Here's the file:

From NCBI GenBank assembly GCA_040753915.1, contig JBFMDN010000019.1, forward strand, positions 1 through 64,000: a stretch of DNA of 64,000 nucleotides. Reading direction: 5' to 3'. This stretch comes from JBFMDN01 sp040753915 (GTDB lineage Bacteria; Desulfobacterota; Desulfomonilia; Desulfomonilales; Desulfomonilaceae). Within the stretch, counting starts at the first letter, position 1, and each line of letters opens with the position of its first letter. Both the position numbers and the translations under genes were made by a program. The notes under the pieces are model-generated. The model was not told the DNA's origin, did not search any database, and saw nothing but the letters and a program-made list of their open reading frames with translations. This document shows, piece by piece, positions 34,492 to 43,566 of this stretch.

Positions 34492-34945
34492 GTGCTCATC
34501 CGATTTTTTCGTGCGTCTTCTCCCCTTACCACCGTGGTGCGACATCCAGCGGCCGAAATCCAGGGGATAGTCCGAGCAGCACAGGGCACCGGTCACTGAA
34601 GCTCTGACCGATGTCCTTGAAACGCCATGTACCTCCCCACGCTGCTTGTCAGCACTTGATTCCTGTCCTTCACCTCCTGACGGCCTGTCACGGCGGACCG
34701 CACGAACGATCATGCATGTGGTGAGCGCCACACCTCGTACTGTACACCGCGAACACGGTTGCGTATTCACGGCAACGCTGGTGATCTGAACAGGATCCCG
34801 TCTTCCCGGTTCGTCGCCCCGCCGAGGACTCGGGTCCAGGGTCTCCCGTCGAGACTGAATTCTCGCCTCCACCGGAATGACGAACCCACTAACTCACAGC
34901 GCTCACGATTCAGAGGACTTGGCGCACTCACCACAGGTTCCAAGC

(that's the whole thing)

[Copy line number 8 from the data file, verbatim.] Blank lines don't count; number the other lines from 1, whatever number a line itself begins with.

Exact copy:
34901 GCTCACGATTCAGAGGACTTGGCGCACTCACCACAGGTTCCAAGC